Student Music Coalition showcases student talent at Halloween basement concert

Media Credit: Sophia Young | Assistant Photo Editor

The event included a slew of bands and solo musicians playing genres like indie rock and rap.

GW’s Student Music Coalition presented its first Halloween concert Sunday night in collaboration with music streaming app Put Me On.

The coalition’s co-presidents Jacy Case and Wyatt Kirschner alongside the club’s e-board members organized the free event that was held in the basement of the joint National Panhellenic Council townhouse at 607 23rd St. NW. Six bands and musicians of student performers, who ranged from punk and indie to rap, rocked out at the “Sunday Scaries Show,” which opened its doors at 7 p.m.

“We have a lot of really talented musicians around campus and we were like, ‘You know, we need a concert,’” Case said. “So we made it happen.”

The featured bands and solo musicians included indie rock band Citrus Maxima, indie duo Alphabet Soup, solo rap artist Collin Cadet, indie band Jacy Case and friends, rock band Static TV and solo rap artists Khari Crooms.

Several of the student performers were members of the SMC, which is located in Shenkman Hall’s basement. Members can access three different rehearsal rooms equipped with drum kits, amps, microphones and keyboards with their 24/7 access to the space.

“I think what I would really love to see is the GW community coming and supporting their fellow student artists and just having a good time at a music and arts centered event,” she said.

Case said she was glad to host the event in the NPHC townhouse, especially since several members of NPHC’s six historically Black greek organizations were developers of the Put Me On app.

“The SMC space is not the best for having a show but we have all the equipment, so locating people that can help us really put on a great performance for everybody has been a really good experience,” Case said.

Along with organizing the event, Case played some of her original songs for the first time with her band, Jacy Case and friends.

“Sharing that with new people has been a really exciting experience and a really cool process to go about,” she said.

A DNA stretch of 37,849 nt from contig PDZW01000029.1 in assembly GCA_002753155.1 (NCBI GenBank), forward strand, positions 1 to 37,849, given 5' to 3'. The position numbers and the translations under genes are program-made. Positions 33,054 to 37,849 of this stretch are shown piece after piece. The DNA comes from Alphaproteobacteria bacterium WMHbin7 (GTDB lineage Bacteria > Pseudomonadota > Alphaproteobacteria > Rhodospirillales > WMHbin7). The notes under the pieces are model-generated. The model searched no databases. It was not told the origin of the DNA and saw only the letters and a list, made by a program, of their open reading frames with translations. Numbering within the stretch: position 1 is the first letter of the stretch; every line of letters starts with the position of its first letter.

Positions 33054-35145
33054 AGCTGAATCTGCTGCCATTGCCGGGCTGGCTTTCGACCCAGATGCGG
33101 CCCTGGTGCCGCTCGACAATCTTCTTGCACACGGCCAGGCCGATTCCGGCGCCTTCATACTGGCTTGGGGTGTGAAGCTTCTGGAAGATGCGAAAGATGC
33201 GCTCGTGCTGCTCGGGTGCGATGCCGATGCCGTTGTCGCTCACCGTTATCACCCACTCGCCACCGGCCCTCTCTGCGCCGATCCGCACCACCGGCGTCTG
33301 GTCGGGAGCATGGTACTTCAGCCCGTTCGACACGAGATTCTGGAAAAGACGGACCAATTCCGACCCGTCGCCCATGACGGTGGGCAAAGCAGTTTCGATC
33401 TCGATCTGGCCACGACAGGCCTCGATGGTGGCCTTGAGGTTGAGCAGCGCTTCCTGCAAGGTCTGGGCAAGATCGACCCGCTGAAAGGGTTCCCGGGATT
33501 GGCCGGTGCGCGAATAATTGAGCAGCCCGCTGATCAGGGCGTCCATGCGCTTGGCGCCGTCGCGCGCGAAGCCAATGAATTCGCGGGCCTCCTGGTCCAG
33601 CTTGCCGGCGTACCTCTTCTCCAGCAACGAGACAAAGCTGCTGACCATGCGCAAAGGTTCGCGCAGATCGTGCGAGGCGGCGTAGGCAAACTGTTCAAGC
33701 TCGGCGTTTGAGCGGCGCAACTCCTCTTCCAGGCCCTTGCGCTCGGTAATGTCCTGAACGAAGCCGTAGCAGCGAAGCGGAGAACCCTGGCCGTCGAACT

Zack Basile and Max Cohen, the students behind Alphabet Soup, met two months ago through the SMC.

Alphabet Soup performed original songs at the concert that they collaborated on and self-produced independently during the pandemic.

“It’s a really special thing to play in somebody’s basement,” Cohen said. “It’s not something that has happened too much since COVID.”

He said he was stoked when he heard SMC was putting on a concert, and they hope they will organize more in the future.

“Any organization that takes it upon itself to put together live music is great,” Cohen said. “SMC gave some big help to tiny dorms and everybody at the previous gig, I think it’s great that they’re putting on more.”

Senior Wyatt Kirschner, the SMC’s co-president, is a member of two of the bands that played, Citrus Maxima and Static TV.

Kirschner said he and others had the idea for the event because of the lack of house shows since Mystery Inc, a prominent house venue in D.C., closed.

“Now that that’s not really happening anymore, we just kind of wanted to capture that same spirit,” he said. “We just started seeing if anyone else was interested in performing and it kind of all came together a few weeks ago.”

Kirschner said all of the artists participated in promoting the event.

“We had every artist perform a post about it,” he said. “We made a poster and posted it everywhere, and I’ve been sharing on social media to a lot of our friends, telling people to pass it along. Very word of mouth type thing.”

Static TV was started during his first year at GW after he met other freshmen with a shared interest in punk.

“We were really into punk music in our freshman years but now we’re kind of into more complex stuff with different time signatures,” Kirschner said. “We really got into Polvo and stuff like that, so that’s kind of our direction now.”

His other band, Citrus Maxima, is from upstate New York and they have a more alternative indie sound. Their song, 1970, has racked up more than 130,000 streams on Spotify.

Kirschner said they’ll be playing that song among others from earlier EPs as well as unreleased music.

While Kirschner is graduating this year, he said he hopes next year’s e-board puts on another show.

“I think it’d be great to make it like an annual thing,” he said. “There’s real interest in house shows and a lot of people just aren’t exposed to it, so hopefully it’ll happen next year.”

The Hatchet has disabled comments on our website. Learn more.